Some plants are such a great accent plant, you wish you had more. But that would break the spell. A row wouldn't make the garden look better. It looks best as a single plant. This is one of those:
|Salvia 'Mystic Spires'|
I have several salvias, and I love them all, but 'Mystic Spires' is the most impressive! It grows taller than most of the other salvias, reaching around 3 ft. in my garden. I love the way it blooms with a bang, spiraling out, reminding me of fireworks. It attracts bees and hummingbirds. So, shouldn't I want more?
Actually, more wouldn't be better. Here's where the saying "less is more" really is true! This plant, even though it's fairly tall, is placed at the front of the bed. It draws your eye to it. It is a great accent plant. Tall, visually exciting, but not taking up much visual mass, which is why it works so well even in the front of the bed.
I might not want more, but I definitely think this is a must have!
Mystic Spires and those great dark blooms replaced my old favorite of Indigo Spires. Sometimes the specimen is all you need.ReplyDelete
BTW - just catching up on the blog reading. When I commented about the swimming tank -- my exact thought was the Petticoat Junction tower. So glad you had the same visual.
The second photo especially does remind me of fireworks. Have a happy July 4th holiday!ReplyDelete
It's a specimen Salvia then, deserving to be on it's own in that particular spot rathen than planted in multiples :) I agree, it does look special!ReplyDelete
Some plants are better planted as a specimen and can hold there own in a garden. I have a white salvia that thinks it owns the garden by how big it got. I only wish my Veronica would have a little more presence.ReplyDelete
That is a wonderful accent plant in your lovely gardens. I think it's a little too hot and humid where I am for growing these beauties.ReplyDelete
Enjoy and have a great holiday ~ FlowerLady
Great plant. Salvia is so easy to grow. If you wanted more, couldn't you strategically place it in the back, too, behind lower growing perrenials that bloom in the spring, like Amsonia, etc? Black and Blue salvia is another tall growing one that can stand alone. Happy 4th!ReplyDelete
Hooterville. Black and blue comes back for me, as does blue mealy. dont't know about indigo, dont think so. When I plant mealy, i put in odd numbered rows, so i prune a 1/3 every so many weeks. therefore when the tall gett leggy the others are coming on shorter.ReplyDelete
Lovely purple blooms against the green foliage, their height makes a good focal point among lower plants.ReplyDelete
Tufa Girl - I don't have an Indigo Spires, though I think I would really like it! I've just never seen one for sale around here - the Mystic Spires was even an unusual find!ReplyDelete
deb - Don't you just love the way the scapes twirl around like that? The fun part is seeing the bees on them - the bees weight them down and then the spring back up when the bees fly off.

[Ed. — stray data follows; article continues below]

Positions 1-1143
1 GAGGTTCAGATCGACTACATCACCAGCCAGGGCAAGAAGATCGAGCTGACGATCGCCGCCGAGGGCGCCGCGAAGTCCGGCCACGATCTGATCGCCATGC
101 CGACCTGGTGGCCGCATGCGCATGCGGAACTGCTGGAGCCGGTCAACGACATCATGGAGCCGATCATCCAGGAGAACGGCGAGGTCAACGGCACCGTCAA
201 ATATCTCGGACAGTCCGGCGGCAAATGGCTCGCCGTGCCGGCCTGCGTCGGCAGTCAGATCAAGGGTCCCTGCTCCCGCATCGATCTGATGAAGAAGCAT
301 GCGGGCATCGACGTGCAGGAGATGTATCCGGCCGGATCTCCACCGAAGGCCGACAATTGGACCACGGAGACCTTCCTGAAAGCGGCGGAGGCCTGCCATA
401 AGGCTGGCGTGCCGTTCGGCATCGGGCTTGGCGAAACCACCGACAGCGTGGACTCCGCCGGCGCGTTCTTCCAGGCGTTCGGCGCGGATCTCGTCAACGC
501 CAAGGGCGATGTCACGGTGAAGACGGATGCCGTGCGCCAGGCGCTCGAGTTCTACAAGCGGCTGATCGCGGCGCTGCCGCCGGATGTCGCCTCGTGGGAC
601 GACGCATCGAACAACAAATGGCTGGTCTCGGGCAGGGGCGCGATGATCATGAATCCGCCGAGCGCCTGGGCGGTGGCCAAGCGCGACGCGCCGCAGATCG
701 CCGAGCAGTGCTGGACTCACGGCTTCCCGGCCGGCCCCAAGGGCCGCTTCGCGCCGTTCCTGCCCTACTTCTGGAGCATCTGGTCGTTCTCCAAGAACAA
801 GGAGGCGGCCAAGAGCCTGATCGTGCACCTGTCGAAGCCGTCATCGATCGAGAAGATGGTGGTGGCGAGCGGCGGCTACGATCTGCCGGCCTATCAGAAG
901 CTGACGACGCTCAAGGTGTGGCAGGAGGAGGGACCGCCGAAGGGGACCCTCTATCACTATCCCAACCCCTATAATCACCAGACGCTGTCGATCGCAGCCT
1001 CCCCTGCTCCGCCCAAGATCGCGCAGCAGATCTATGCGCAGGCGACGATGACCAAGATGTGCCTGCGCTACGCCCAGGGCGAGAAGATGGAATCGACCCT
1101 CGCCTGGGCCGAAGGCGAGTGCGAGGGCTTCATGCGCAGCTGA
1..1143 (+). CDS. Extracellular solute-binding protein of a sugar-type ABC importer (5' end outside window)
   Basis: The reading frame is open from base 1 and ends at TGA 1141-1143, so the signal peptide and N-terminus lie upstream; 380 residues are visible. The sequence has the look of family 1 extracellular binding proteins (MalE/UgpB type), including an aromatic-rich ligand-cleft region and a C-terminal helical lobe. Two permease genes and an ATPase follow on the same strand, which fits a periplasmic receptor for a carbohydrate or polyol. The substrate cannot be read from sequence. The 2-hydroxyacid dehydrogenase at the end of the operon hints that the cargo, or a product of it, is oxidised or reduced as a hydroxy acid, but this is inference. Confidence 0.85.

Mark and Gaz - Yes, I think if there were several there, it would not be as special.
GWGT - A big white salvia sounds fabulous! I would pick up one of those in a heartbeat!
FlowerLady - Oh, I hate it when I see a beautiful bloom somewhere and then realize it won't grow in my area!
Jim - Actually, I have some in the back in a different area, and I have been rather disappointed. I like the front of the bed better, but I suppose it's just personal preference. I love the look of Black and Blue, though I've never tried it - yet! :)
greggo - Pruning by 1/3 is a great idea! Thanks for the tip!
p3chandan - I like flowers that are a bit higher. They seem to have more of a presence about them, but are not as visually big as some shrubs. I like the purple, too. I think purple goes with anything!ReplyDelete
You're so right. Sometimes less is more. It certainly is an impressive Salvia and works so well as an accent plant. Lovely photos.ReplyDelete
Thanks so much for visiting my blog and becoming my latest follwer as well. I'm glad you enjoyed the post about the Straw Flowers. I seem to have remineded a lot of people just what a fabulous plant they are.
I agree with you, having the one salvia just adds some mystery to the garden, but I would be hard-pressed to grow just one. I need to develop some restraint because your idea is fantastic. Why I think I need a dozen of this or that is beyond me at times (just like potato chips, sometimes I just can't stop!)ReplyDelete
I love the Salvias, especially their long bloom period. Dead head along the way and they keep giving up more blooms. Yours looks great.ReplyDelete
Cher Sunray Gardens
You have just struck a chord with me. I have been pondering for a while on how we are encouraged to plant swathes of the same specimens. This is all very well but I love plants and although I like the garden to look good, I need loads of different ones. I like your Salvia specimen, looks like I will have to refer to all my perennials as accent plants.ReplyDelete